Vitamin C injections may boost chemotherapy
Vitamin C injections may help increase the effectiveness of chemotherapy, a new study concludes.
Scientists at the University of Kansas injected vitamin C into human ovarian cancer cells in a lab, into mice and into patients with advanced ovarian cancer. The injections were administered in addition to standard chemotherapy drugs. The researchers found that the vitamin C helped kill ovarian cancer cells without harming normal cells. Some patients also reported having fewer side effects from chemotherapy after the vitamin C injections.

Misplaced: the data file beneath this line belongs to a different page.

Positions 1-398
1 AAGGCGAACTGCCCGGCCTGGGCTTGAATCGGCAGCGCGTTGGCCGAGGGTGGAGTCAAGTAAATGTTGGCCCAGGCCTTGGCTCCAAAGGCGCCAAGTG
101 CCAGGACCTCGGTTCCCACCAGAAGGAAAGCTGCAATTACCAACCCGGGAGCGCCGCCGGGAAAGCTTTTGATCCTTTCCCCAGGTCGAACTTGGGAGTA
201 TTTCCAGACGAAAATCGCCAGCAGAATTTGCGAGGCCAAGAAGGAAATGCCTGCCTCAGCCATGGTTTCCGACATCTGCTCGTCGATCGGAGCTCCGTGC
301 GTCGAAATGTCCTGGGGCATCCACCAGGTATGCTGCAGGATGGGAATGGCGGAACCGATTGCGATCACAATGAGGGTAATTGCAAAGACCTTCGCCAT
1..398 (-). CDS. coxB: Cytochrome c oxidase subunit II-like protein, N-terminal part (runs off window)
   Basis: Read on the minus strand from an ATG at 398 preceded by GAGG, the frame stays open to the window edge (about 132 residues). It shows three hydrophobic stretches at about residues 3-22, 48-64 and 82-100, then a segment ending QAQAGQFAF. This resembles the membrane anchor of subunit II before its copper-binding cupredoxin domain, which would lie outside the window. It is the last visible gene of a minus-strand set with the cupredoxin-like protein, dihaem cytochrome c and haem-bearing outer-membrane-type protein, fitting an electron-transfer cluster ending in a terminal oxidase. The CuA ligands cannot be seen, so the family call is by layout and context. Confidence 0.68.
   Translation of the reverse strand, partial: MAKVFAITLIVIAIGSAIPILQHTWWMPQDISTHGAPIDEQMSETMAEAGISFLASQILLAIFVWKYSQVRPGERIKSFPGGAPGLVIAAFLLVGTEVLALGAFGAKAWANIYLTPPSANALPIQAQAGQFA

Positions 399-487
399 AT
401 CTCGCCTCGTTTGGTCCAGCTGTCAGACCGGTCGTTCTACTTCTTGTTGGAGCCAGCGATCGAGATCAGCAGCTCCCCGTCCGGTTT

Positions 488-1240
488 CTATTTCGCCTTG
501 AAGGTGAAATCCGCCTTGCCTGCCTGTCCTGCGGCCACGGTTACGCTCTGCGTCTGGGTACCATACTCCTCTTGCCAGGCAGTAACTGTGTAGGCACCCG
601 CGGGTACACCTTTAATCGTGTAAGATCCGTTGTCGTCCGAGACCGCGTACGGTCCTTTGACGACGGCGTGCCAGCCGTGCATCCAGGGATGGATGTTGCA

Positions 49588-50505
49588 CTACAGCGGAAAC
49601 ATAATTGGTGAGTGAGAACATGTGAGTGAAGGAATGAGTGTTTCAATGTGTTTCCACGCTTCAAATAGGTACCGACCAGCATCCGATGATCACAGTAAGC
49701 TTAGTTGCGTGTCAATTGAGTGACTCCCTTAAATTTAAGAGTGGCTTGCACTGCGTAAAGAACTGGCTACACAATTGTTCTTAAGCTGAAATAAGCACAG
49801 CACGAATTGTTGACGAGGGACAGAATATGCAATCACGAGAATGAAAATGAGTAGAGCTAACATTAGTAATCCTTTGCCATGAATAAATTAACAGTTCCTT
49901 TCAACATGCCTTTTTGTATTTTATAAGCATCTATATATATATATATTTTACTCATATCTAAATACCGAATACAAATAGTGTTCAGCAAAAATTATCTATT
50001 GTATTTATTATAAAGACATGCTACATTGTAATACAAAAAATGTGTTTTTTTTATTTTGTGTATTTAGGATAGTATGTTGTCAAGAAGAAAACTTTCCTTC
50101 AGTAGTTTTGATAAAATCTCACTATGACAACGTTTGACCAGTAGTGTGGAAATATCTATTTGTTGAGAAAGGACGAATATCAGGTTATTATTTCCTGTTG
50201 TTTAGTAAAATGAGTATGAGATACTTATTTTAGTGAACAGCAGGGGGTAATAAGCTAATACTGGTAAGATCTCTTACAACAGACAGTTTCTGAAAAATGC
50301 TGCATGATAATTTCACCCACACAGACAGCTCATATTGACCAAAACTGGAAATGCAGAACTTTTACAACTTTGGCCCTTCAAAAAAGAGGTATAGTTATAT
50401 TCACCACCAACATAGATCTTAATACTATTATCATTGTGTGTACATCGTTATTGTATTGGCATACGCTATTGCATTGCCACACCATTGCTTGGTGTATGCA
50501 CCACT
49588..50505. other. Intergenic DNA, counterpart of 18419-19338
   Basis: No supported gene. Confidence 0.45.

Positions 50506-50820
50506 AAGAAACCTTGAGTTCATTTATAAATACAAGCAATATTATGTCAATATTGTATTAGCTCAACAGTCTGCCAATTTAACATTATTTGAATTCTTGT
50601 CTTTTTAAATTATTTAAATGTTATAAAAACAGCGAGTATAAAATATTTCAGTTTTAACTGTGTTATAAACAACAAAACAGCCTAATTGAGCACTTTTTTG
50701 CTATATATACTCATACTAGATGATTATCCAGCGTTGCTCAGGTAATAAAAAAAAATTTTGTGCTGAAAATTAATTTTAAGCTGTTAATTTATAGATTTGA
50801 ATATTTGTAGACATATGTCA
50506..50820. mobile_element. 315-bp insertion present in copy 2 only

The study suggests that vitamin C could be used as an alternative low-cost cancer therapy, but evidence is still mixed, researchers said. Further studies, including large clinical trials, would be necessary in order to conclude whether intravenous vitamin C is safe and effective. However, because vitamins cannot be patented, it is unlikely that pharmaceutical companies will fund trials of vitamin C injections.